Initially, the court concluded that a contract must constitute a life insurance product in order for it to be possible to categorise it as an endowment insurance policy. However, as there is no definition of 'life insurance' under Swedish tax law, the court took guidance from Swedish insurance law. By way of review of the relevant preparatory works and previous case law, the court established that in order for a contract to constitute a life insurance product, there must be a risk element that is covered by the insurance product. The court found that the core of insurance is the pooling of insurance risks within a collective of insureds. This type of risk pooling is what separates insurance products from other forms of financial product.
On the face of the contract at hand, it was the policyholder (and beneficiaries) who bore the risk of the death of the policyholder (the beneficiary would receive only 99% of the policy value on the death of the policyholder). The policyholder received no form of compensation from the insurer for bearing of this risk. Therefore, as the contract consequently could not be deemed to entail any form of risk pooling among the insureds, the court concluded that the contract did not constitute an insurance product.
The Supreme Administrative Court's recent judgment clarified that contracts where the policyholder bears the risk element without any form of risk compensation from the insurer will not be considered an insurance product. However, uncertainties remain concerning how such compensation must be structured, as well as the minimum extent of risk transfer. For example, in previous cases, the risk compensation was in the form of a direct payment from the insurer to the insured. The court did not touch on the structure of the risk compensation in the recent case, leaving it somewhat uncertain as to whether some indirect form of risk compensation would be acceptable. Nevertheless, there appears to be no clear reason why risk compensation could not be transferred indirectly from the insurer to the insured (eg, by way of reduced management fees).
In addition, in light of the previously mentioned case where the court rejected a contract with a risk element of 0.1% as an insurance product, it would appear that the risk element cannot be too insignificant (RÅ 2008 ref 54). However, in that specific case the court did not clearly elaborate on whether it is the actual size of the risk that made the contract irrelevant from an insurance perspective or whether other factors were involved. On the face of that case, the relationship between the risk element and premium level appears to have been the deciding factor, rather than the size of the risk element itself. Therefore, it seems reasonable to conclude that a risk element that is less than 1% may be possible if the premium level or risk compensation is reasonable in relation to the risk element.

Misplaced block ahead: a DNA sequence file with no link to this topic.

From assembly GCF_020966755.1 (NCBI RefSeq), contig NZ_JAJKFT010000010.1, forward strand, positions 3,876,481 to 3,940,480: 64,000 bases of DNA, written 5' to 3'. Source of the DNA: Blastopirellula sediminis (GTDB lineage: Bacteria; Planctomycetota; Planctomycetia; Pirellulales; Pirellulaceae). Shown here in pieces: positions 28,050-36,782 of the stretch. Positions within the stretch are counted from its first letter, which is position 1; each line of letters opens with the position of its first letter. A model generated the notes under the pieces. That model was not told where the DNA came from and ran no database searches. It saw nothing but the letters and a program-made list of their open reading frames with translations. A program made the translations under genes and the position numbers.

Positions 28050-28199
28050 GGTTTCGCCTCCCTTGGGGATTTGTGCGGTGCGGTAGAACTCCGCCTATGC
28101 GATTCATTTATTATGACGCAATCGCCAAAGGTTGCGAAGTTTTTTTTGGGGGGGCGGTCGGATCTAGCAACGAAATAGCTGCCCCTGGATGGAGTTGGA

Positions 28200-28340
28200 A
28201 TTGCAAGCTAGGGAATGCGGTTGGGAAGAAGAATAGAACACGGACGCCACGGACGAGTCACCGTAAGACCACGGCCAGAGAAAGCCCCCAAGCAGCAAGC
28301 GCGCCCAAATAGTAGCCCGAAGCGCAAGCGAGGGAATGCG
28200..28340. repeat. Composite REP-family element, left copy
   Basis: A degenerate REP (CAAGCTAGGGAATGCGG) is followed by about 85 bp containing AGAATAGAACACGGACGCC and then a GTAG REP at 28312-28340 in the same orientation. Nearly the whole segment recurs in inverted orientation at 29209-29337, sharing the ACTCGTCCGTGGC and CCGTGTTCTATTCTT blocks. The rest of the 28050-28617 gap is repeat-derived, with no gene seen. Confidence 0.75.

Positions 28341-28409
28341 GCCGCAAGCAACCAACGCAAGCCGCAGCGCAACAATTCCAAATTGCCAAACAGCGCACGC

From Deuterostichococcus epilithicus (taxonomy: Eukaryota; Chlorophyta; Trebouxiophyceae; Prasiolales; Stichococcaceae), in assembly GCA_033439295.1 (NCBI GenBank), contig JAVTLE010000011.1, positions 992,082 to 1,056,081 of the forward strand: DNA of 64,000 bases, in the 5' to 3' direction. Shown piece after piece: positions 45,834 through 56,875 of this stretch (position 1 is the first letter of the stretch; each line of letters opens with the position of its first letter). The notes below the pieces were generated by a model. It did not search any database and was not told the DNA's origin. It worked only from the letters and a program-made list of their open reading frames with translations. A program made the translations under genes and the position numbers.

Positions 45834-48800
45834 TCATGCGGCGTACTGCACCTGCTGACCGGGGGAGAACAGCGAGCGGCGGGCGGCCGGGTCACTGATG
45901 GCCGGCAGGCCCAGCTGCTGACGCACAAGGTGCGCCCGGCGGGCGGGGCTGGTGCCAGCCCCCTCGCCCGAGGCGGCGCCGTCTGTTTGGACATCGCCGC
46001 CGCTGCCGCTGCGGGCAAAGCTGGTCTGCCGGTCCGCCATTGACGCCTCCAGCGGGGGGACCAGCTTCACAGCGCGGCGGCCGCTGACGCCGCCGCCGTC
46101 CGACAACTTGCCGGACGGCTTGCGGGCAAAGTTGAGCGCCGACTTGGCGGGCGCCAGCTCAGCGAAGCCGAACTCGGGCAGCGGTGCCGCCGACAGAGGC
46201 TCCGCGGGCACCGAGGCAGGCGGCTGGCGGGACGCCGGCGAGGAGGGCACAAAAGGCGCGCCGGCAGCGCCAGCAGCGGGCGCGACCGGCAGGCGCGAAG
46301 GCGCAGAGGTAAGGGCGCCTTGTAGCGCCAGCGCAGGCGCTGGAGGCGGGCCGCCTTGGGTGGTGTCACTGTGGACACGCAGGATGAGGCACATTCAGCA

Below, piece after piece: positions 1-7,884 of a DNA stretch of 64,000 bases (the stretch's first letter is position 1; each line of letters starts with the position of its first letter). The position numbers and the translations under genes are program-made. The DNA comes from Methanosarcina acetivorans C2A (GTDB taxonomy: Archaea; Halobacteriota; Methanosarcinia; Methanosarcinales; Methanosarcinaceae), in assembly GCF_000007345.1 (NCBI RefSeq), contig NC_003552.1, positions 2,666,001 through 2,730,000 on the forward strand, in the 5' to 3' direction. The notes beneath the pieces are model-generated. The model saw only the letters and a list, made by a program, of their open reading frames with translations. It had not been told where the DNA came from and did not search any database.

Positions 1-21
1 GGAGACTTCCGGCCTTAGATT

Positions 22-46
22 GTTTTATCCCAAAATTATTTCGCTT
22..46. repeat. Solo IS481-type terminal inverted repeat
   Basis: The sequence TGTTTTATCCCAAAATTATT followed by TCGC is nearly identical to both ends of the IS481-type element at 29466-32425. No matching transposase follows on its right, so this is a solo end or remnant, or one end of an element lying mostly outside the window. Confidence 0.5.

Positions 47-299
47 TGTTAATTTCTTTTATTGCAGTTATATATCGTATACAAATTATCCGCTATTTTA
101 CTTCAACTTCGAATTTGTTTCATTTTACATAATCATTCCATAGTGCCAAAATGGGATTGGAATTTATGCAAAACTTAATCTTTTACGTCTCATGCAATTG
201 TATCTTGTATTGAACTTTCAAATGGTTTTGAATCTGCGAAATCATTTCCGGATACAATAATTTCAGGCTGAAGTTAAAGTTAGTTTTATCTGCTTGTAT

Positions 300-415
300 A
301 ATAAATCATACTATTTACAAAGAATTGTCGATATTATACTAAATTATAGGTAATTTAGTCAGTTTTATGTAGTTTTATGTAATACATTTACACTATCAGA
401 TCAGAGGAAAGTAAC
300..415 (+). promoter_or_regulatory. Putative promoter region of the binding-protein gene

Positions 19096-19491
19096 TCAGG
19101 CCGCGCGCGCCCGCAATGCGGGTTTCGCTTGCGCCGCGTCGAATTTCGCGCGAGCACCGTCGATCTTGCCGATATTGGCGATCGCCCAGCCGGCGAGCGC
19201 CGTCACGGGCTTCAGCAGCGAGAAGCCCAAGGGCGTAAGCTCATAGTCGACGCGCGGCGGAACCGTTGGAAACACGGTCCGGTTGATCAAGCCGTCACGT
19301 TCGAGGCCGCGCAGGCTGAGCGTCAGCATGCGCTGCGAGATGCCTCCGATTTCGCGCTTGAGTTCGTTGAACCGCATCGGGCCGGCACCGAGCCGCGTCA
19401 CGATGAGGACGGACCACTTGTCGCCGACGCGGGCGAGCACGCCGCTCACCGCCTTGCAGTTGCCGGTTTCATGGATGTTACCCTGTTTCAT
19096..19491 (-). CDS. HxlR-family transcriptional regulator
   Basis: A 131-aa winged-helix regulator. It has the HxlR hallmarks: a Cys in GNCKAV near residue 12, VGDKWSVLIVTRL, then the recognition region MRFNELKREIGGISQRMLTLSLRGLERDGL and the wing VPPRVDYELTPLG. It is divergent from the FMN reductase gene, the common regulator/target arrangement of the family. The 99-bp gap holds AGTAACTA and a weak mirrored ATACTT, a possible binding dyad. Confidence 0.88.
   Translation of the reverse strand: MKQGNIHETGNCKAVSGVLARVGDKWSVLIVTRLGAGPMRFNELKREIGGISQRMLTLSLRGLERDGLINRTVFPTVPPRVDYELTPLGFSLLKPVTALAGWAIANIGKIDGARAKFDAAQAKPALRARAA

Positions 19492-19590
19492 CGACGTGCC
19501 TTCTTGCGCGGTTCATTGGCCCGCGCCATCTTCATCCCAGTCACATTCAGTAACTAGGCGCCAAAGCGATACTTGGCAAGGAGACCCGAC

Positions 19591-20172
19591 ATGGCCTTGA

Although difficult in practice, insurers and insured alike would greatly benefit if these and similar uncertainties were clarified, making the demarcation between insurance-based investment products and other investment products clear cut. Uncertainty in such an important classification between an insurance product and a financial product may lead to burdensome consequences for both insurers and insured (eg, tax, regulatory or other financial implications). Therefore, further clarification on the subject is important, a process which could be sped up through the readily available system of advance tax rulings.
For further information on this topic please contact Hans Hammarbäck, Erik Schultz or Kevin Perback at Mannheimer Swartling by telephone (+46 859 506 426) or email (firstname.lastname@example.org, email@example.com or firstname.lastname@example.org). The Mannheimer Swartling website can be accessed at www.mannheimerswartling.se.